The German philosopher Arthur Schopenhauer named Wilhelm Meister’s Apprenticeship one of the four greatest novels ever written,[c] while the American philosopher and essayist Ralph Waldo Emerson selected Goethe as one of six “representative men” in his work of the same name (along with Plato, Emanuel Swedenborg, Montaigne, Napoleon, and Shakespeare). Goethe’s comments and observations form the basis of several biographical works, notably Johann Peter Eckermann‘s Conversations with Goethe (1836). His poems were set to music by many composers including Mozart, Beethoven, Schubert, Berlioz, Liszt, Wagner, and Mahler.
Goethe had a great effect on the nineteenth century. In many respects, he was the originator of many ideas which later became widespread. He produced volumes of poetry, essays, criticism, a theory of colours and early work on evolution and linguistics. He was fascinated by mineralogy, and the mineral goethite (iron oxide) is named after him. His non-fiction writings, most of which are philosophic and aphoristic in nature, spurred the development of many thinkers, including Georg Wilhelm Friedrich Hegel, Arthur Schopenhauer, Søren Kierkegaard, Friedrich Nietzsche, Ernst Cassirer, and Carl Jung. Along with Schiller, he was one of the leading figures of Weimar Classicism. Schopenhauer cited Goethe’s novel Wilhelm Meister’s Apprenticeship as one of the four greatest novels ever written, along with Tristram Shandy, La Nouvelle Héloïse and Don Quixote. Nietzsche wrote, “Four pairs it was that did not deny themselves to my sacrifice: Epicurus and Montaigne, Goethe and Spinoza, Plato and Rousseau, Pascal and Schopenhauer. With these I must come to terms when I have long wandered alone; they may call me right and wrong; to them will I listen when in the process they call each other right and wrong.”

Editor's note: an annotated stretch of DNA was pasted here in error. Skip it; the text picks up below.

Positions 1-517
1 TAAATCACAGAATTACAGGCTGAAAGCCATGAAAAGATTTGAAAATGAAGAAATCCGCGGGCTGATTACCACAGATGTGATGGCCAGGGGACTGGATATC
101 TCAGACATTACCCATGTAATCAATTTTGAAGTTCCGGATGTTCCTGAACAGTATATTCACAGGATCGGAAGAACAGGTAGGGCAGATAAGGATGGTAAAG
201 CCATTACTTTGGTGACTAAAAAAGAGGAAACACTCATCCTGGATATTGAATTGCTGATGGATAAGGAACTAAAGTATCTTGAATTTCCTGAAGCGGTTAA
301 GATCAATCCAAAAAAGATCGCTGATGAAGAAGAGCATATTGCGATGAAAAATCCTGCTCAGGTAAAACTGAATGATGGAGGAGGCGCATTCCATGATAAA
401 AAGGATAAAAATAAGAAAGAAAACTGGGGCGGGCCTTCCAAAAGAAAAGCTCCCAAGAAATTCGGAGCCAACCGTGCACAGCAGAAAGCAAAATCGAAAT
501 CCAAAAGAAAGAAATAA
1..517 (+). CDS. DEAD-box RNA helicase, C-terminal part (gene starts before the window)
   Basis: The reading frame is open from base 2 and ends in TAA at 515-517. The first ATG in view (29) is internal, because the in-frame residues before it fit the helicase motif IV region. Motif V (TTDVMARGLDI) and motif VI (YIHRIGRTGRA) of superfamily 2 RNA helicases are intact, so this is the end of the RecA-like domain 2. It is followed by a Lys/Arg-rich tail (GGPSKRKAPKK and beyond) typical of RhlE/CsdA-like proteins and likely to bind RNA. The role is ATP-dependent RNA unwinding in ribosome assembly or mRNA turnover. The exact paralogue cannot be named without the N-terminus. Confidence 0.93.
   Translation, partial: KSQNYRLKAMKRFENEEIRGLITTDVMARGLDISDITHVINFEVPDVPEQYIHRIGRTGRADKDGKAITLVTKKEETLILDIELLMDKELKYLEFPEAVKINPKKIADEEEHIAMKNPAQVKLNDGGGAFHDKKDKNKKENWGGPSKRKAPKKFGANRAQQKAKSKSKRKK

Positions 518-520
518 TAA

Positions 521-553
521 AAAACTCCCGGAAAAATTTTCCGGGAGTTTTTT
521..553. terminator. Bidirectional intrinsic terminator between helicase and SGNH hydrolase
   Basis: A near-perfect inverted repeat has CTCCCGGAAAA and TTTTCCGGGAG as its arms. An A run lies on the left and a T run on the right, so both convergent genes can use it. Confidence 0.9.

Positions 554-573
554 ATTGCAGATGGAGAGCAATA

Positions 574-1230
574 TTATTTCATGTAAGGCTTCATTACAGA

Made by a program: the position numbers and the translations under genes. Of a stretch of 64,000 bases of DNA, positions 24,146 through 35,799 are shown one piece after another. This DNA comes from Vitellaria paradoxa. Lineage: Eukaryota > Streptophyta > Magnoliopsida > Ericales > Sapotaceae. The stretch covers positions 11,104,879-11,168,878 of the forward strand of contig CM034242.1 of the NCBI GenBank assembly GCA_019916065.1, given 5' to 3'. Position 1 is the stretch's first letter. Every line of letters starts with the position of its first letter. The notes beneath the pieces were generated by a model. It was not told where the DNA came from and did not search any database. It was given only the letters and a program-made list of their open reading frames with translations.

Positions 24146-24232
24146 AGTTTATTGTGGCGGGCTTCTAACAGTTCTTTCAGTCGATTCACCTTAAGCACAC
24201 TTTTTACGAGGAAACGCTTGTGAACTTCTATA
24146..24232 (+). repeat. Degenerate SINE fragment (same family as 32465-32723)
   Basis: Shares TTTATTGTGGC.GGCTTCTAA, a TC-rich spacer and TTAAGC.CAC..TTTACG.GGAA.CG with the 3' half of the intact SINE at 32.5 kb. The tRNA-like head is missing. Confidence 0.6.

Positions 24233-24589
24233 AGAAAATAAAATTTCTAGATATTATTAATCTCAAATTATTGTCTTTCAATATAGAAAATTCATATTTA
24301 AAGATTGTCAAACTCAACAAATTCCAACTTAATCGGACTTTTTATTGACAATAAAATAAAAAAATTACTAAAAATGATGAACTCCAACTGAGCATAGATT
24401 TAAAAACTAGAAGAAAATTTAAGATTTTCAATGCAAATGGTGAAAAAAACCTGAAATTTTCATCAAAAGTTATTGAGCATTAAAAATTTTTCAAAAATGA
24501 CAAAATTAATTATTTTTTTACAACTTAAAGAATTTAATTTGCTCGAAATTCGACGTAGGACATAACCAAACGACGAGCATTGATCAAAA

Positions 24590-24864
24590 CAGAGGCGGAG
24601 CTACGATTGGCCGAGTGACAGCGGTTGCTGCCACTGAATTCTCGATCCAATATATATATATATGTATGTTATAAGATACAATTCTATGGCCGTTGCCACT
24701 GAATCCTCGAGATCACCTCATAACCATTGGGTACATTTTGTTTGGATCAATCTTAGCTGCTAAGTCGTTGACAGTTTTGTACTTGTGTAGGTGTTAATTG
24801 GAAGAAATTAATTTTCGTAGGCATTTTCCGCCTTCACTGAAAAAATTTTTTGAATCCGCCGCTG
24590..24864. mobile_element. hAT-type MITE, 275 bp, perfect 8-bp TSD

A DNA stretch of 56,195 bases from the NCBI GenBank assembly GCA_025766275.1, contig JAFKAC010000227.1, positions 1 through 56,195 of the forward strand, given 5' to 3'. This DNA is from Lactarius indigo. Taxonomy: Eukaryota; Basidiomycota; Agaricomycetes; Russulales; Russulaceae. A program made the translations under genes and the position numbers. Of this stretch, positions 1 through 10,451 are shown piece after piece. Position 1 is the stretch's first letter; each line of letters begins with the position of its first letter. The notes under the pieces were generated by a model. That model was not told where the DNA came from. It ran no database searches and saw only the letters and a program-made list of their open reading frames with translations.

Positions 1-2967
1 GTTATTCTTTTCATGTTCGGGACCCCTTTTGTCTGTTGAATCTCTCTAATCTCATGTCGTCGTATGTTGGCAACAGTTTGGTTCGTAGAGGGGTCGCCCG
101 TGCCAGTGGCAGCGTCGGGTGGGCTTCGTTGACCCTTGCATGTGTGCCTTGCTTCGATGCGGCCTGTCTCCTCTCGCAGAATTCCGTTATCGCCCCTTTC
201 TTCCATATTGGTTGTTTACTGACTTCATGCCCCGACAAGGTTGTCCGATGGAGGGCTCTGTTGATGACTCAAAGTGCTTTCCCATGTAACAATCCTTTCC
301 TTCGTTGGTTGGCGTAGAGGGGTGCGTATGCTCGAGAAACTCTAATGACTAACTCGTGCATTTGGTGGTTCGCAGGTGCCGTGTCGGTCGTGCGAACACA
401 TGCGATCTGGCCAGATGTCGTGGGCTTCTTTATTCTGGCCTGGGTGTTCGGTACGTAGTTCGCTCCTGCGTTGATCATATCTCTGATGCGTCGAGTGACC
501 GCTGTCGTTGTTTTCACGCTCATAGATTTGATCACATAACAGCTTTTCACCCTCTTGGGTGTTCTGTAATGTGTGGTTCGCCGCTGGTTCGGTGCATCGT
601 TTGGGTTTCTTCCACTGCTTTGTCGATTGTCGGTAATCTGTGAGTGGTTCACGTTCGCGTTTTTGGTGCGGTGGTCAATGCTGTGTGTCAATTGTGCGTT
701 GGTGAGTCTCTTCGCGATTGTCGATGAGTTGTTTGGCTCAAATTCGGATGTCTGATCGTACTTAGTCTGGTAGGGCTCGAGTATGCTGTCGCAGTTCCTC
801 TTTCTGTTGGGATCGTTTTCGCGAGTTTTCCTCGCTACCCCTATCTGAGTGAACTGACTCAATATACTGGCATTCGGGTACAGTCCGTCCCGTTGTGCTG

Goethe embodied many of the contending strands in art over the next century: his work could be lushly emotional, and rigorously formal, brief and epigrammatic, and epic. He would argue that Classicism was the means of controlling art, and that Romanticism was a sickness, even as he penned poetry rich in memorable images, and rewrote the formal rules of German poetry. His poetry was set to music by almost every major Austrian and German composer from Mozart to Mahler, and his influence would spread to French drama and opera as well. Beethoven declared that a “Faust” Symphony would be the greatest thing for art. Liszt and Mahler both created symphonies in whole or in large part inspired by this seminal work, which would give the 19th century one of its most paradigmatic figures: Doctor Faustus.
The Faust tragedy/drama, often called Das Drama der Deutschen (the drama of the Germans), written in two parts published decades apart, would stand as his most characteristic and famous artistic creation. Followers of the twentieth-century esotericist Rudolf Steiner built a theatre named the Goetheanum after him—where festival performances of Faust are still performed.
Goethe was also a cultural force. During his first meeting with Napoleon in 1808, the latter famously remarked: “Vous êtes un homme (You are a man)!” The two discussed politics, the writings of Voltaire, and Goethe’s Sorrows of Young Werther, which Napoleon had read seven times and ranked among his favorites. Goethe came away from the meeting deeply impressed with Napoleon’s enlightened intellect and his efforts to build an alternative to the corrupt old regime. Goethe always spoke of Napoleon with the greatest respect, confessing that “nothing higher and more pleasing could have happened to me in all my life” than to have met Napoleon in person.
Today, the poem is best remembered due to its musical renditions. I have embedded Schubert’s famous take on the poem below: